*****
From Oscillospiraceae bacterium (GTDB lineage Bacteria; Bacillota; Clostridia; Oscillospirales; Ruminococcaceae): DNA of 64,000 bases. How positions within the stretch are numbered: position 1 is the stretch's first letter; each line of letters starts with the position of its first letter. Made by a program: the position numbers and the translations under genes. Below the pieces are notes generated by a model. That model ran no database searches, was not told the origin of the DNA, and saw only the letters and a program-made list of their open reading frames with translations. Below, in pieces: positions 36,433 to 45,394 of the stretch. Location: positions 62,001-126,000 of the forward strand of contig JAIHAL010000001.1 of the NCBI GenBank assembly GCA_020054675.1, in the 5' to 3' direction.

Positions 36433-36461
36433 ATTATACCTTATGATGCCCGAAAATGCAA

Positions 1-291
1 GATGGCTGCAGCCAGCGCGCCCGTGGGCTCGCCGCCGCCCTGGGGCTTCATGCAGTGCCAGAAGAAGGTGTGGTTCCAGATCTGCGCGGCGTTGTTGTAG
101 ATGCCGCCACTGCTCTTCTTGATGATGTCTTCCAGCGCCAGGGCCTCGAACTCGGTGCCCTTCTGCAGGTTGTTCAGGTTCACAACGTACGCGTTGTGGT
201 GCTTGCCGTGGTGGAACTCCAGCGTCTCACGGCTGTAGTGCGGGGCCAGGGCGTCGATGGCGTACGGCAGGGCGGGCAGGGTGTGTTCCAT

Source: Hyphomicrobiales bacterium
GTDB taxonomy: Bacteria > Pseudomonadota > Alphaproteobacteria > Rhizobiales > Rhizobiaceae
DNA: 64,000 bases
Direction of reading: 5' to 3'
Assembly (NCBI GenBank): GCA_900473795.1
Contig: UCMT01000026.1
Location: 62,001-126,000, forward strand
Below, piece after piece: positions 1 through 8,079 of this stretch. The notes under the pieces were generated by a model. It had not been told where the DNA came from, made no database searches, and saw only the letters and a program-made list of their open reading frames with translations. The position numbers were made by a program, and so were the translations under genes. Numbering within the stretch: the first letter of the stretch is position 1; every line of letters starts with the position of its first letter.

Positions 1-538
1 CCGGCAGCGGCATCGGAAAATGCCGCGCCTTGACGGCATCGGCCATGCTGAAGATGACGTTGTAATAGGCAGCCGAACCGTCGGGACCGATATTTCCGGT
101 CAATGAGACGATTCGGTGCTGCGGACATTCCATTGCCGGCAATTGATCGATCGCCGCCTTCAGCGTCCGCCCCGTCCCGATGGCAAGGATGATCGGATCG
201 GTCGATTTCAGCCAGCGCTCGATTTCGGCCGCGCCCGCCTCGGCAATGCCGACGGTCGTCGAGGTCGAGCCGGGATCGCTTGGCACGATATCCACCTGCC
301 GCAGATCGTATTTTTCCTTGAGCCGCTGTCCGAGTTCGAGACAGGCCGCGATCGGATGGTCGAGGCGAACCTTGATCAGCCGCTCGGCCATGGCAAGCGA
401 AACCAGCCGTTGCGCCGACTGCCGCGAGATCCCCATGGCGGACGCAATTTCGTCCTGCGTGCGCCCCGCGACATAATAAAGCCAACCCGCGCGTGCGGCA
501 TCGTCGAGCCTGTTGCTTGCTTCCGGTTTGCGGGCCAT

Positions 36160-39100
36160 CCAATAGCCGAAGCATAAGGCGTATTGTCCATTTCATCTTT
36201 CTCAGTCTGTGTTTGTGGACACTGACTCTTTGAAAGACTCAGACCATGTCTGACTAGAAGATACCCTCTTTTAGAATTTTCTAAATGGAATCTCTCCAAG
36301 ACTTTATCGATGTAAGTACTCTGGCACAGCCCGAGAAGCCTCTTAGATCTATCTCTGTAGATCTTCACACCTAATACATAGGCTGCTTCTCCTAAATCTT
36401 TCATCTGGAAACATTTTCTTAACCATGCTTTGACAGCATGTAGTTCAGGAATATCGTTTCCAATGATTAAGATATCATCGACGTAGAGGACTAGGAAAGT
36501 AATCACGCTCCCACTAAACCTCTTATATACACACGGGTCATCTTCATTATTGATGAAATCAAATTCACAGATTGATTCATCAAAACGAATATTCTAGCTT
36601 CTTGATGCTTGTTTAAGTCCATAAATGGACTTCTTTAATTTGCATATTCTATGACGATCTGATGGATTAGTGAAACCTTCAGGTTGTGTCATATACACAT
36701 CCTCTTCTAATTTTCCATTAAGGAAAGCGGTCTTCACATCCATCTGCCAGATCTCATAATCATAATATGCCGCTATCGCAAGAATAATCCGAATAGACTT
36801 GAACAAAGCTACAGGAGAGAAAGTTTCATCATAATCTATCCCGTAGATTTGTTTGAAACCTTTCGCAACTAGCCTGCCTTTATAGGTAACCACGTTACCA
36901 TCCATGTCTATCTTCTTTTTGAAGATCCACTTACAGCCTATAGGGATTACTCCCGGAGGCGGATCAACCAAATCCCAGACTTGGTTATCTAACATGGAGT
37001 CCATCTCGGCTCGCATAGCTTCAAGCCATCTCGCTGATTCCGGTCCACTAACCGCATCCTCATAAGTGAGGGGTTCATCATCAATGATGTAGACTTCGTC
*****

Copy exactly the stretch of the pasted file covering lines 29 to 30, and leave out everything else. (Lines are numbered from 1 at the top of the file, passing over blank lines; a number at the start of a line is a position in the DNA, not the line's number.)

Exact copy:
36601 CTTGATGCTTGTTTAAGTCCATAAATGGACTTCTTTAATTTGCATATTCTATGACGATCTGATGGATTAGTGAAACCTTCAGGTTGTGTCATATACACAT
36701 CCTCTTCTAATTTTCCATTAAGGAAAGCGGTCTTCACATCCATCTGCCAGATCTCATAATCATAATATGCCGCTATCGCAAGAATAATCCGAATAGACTT